“Also,” continued Mr. Johnson, “raccoons can drop from a tree, unharmed, 35 to 40 feet.  They are excellent swimmers.  If cornered, raccoons are ferocious fighters and can kill a dog.  Raccoons are also known for their excellent night vision and keen sense of hearing.”

Mr. Johnson also told us that raccoons do not hibernate.  They go through a period of decreasing activity in the winter, but it is not technically hibernation.  Winter also coincides with their mating season, he said.  And, the raccoon is one of the most vocal of night animals, he told us.  During mating season, raccoons will sometimes scream, mew, growl and whistle.

Mr. Johnson slowed the car and turned onto a dirt road.  “Here we are,” he said.  We were on the edge of a corn field, a few steps from a wooded area.  We climbed out of the car, while Mr. Johnson checked and loaded his rifle, and we followed him down a trail into the woods.

This was a little scary because of a hoot owl in a nearby tree.  But, we pushed ahead.  After about half an hour, Mr. Johnson stopped and beamed his flashlight into the trees.  Nothing happened for a few moments, and then we saw two red circles staring back at us from a tree limb many feet above.  Mr. Johnson aimed his rifle.  “That’s a coon,” he said.  But seconds later the red eyes disappeared, and Mr. Johnson lowered his rifle.

We hiked for about 30 more minutes, frequently aiming the beam of our flashlights into the tree branches above us.  There were several raccoons sighted, but they were quick to slip into the tree canopy and disappear.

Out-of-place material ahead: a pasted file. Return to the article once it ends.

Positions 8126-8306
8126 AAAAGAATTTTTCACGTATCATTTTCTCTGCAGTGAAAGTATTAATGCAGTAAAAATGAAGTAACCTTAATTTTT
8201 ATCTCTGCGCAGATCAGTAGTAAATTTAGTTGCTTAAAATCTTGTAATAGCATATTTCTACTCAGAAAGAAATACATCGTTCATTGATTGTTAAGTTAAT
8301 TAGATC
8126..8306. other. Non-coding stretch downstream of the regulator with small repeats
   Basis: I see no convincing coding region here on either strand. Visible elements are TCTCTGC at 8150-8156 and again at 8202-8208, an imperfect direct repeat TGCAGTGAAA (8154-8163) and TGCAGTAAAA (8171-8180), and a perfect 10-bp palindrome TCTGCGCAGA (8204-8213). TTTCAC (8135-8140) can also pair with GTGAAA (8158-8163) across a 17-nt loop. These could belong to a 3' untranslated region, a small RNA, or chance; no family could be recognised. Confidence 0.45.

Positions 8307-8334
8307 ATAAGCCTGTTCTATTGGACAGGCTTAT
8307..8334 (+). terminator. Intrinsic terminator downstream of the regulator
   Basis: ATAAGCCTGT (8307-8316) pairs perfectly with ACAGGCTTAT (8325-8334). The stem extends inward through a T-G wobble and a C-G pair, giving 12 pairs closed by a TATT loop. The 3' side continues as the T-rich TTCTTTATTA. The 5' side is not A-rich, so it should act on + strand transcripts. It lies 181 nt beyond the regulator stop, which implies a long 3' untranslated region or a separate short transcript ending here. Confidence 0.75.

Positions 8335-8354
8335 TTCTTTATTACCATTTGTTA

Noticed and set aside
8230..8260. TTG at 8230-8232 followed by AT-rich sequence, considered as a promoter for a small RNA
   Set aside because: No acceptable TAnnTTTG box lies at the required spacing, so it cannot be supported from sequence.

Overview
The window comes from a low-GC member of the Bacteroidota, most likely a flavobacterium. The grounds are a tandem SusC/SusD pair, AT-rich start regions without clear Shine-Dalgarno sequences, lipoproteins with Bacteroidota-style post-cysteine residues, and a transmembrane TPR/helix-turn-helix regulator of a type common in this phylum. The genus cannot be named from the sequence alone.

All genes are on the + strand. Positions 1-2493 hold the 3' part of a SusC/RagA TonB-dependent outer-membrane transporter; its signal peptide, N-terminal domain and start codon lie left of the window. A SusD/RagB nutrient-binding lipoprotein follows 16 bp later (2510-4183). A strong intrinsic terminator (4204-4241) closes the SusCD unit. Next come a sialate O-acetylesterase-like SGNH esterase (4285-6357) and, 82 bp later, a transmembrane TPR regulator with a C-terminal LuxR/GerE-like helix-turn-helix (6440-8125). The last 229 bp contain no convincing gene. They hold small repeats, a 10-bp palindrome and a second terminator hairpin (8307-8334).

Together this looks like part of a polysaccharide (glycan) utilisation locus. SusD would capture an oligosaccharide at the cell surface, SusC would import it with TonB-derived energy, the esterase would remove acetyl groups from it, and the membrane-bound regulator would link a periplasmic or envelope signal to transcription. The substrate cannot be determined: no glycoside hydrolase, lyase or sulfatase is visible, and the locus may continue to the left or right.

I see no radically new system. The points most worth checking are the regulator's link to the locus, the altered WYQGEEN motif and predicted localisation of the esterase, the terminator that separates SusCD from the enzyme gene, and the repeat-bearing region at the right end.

Suddenly, Tommy’s flashlight beam spotted two red eyes on a limb to our left.  Mr. Johnson handed the rifle to me and told me to “bag the trophy.”  It was so sudden.  I aimed and fired.  The red eyes immediately disappeared.

Well, we search and searched, but never found the carcass of a raccoon.  I confessed in the car as we drove home that I had never fired a gun before.  But, I was also thinking and asking myself . . . “how could I have been so heartless as to try killing such an amazing animal?”

What We Can Learn from Flint’s Water Crisis

What happened in Flint was a tragedy, but it wasn’t unique. While this was an exceptional case of corruption and scandal, the presence of lead in drinking water is an issue that has occurred numerous times before, including in New Jersey.


Credit: Flicker: tico_24

Your water provider, if your is not supplied by a private well, is responsible for testing for a whole suite of parameters (the requirements are even more stringent than bottled water) and alerting you if there is an issue. They test the water at the treatment plant and at a few sample locations within their distribution range. They are not responsible, however, for what happens to the water once it leaves the water main. Nearly all homes built prior to the 1980’s have lead pipes or lead solder. While the water provided to you has a neutral pH to mitigate pipe corrosion, it is still possible for these substances to leach into your drinking water.

If your water is supplied by a well, you are the only person responsible for monitoring its quality. Going years between tests leaves you and your family vulnerable to whatever contaminants may be seeping into your well, especially if your home was built prior to 1980.

GSWA has expanded its well water testing program this March to include lead testing for citizens who rely on public water supply. If you’re interested in participating in GSWA’s discounted water testing program this year, you can find more information here.